Microsoft embeds DWF viewing in Windows Vista

August 11, 2010

San Rafael, Calif.-based software manufacturer Autodesk announced last month that DWF (Design Web Format), its main collaboration file format, has been incorporated into Microsoft's Windows Vista operating system using XML paper specification (XPS). The move will allow Vista OS users to view DWF files without plug-ins or additional software downloads.

XPS is a platform-neutral format for digital paginated documents, much like Adobe's PDF format. XPS supports only 2-D DWF files in the initial release of Vista, but Autodesk says it plans to add XPS publishing support to its products. The company has yet to offer a timetable for adding 3-D or other changes.

No plug-ins, please

“One of the things we've heard most from the AEC community is they don't want to do another software install or download plug-ins, they want it to work out of the box,” said Jonathan Knowles, director of worldwide market development with Autodesk. “It will give AEC users greater access to CAD data by making it possible for engineers and designers to share the right information with the right people at the right time.”

DWF-based drawings retain intelligent design data, such as installation notes and mark-ups, from CAD, building information modeling, and other software applications as the design drawings are distributed to other engineers, architects, general contractors, and other members of the Building Team.

In the past, Building Team members could only view DWF drawings using Autodesk's DWF Viewer software, which has been available as a free download since the format's creation. Now, thank to the Autodesk/Microsoft linkage, DWF files that are created from Autodesk applications such as Revit and AutoCAD can be viewed freely using Windows Vista OC tools without the need for downloading DWF Viewer.

Vista OS was made available last November to volume-licensing customers (mostly large businesses), and will be broadly available at the end of this month.

Expanding the format

An index of DWF files posted online is available on the Google search engine. Just type a keyword and “filetype:DWF” to see what's posted online for that keyword. Efforts such as placing DWF in Windows Vista and cataloging DWF files with Google are good examples of how serious Autodesk is about expanding the format.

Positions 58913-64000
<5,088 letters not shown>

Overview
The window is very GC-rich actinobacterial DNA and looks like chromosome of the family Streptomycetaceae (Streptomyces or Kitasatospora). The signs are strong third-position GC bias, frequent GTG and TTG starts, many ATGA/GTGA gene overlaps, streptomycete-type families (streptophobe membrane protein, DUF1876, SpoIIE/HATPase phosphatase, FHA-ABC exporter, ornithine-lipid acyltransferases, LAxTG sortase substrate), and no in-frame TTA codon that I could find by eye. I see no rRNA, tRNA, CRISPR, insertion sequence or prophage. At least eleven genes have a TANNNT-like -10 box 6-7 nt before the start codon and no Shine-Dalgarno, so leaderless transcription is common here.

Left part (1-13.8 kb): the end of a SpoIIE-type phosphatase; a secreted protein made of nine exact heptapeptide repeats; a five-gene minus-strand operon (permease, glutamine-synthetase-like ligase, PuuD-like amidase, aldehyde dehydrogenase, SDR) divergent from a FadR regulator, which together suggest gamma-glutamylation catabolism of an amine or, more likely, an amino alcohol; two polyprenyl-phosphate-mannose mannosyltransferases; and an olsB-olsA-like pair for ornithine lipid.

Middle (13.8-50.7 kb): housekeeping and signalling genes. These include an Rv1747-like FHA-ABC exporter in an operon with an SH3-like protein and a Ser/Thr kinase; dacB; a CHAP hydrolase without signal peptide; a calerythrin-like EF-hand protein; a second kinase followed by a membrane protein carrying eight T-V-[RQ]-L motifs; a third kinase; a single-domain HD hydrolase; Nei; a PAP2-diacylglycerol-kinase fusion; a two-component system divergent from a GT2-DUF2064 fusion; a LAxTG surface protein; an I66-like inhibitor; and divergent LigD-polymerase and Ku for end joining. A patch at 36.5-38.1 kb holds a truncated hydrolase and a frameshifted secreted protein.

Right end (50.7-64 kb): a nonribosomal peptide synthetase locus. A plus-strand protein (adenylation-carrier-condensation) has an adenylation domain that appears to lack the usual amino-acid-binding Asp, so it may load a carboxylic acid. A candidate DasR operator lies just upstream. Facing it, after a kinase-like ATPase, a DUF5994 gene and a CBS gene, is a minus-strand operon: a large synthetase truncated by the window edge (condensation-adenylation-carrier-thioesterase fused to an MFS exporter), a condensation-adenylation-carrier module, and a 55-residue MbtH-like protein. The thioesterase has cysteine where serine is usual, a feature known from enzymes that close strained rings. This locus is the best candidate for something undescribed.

Amar Hanspal, an Autodesk VP, said he envisions the format being used for further automation of downstream tasks, such as approving construction changes.

Knowles adds: “This will effectively do for design data what Vista already does for photos, music, videos, and other files. It's definitely an important step to becoming more accessible for secure team collaboration for all users.”

Making an impression

Autodesk Labs (http://labs.autodesk.com), is a site where all the divisions of Autodesk can place prototype programs, utilities, and functions for free download, to let anyone test them out.

The site, where users experiment with and give comment on unsupported code, is only a few months old, but it's currently hosting its first full application available for download, Autodesk Impression. Impression is a post-processing application that allows users to create renderings of new projects that look hand-sketched while still using geometry and shapes directly from DWF or DWG files. It uses CAD elements such as blocks, lines, and layers to identify areas to be colored, filled, sketched, and populated with graphical elements.

Impression is the most complete of six products currently available on Autodesk Labs and has registered more than 10,000 downloads to date. Recent enhancements to the program include automatic block styling and scaling to allow users to take advantage of pre-built block content (for common elements such as trees and clouds) for drawings of all scales and a better CAD update feature. As users work on their illustrations in Impression, there's a good chance that they are still editing the original CAD file. The new CAD update allows users to update their illustration with modified CAD geometry so they and other users can work simultaneously on renderings and designs.

“Our customers have said they often need to give an impression of their designs without overloading the image with either technical detail or materials and finishes,” said Lisa Crounse, Autodesk's marketing manager for Impression. “Right now there is no easy way to create these images. That's where Autodesk Impression comes in.”

Crounse said many Autodesk AEC customers use generic graphics applications to create artistic renderings from converted CAD files. She said that the impetus behind Impression was to make an application that could import CAD files directly, so users can quickly create renderings at any point during the design process and still retain the ability to make changes to the original file.

Impression styles can represent standard illustration tools such as pencils, markers, and washes. The program imports a file's underlying CAD geometry and objects. By dragging and dropping styles and fills, users can quickly create an artistic representation, depending, greatly, on their level of artistic talent.

Crounse said Impression will continue to be available as a free download at Autodesk Labs and that it may soon have some company at the Labs site.

“We've been very happy with how the Labs experiment has worked out for Impression, so I think you'll be seeing more content on Labs,” she said.

         
 

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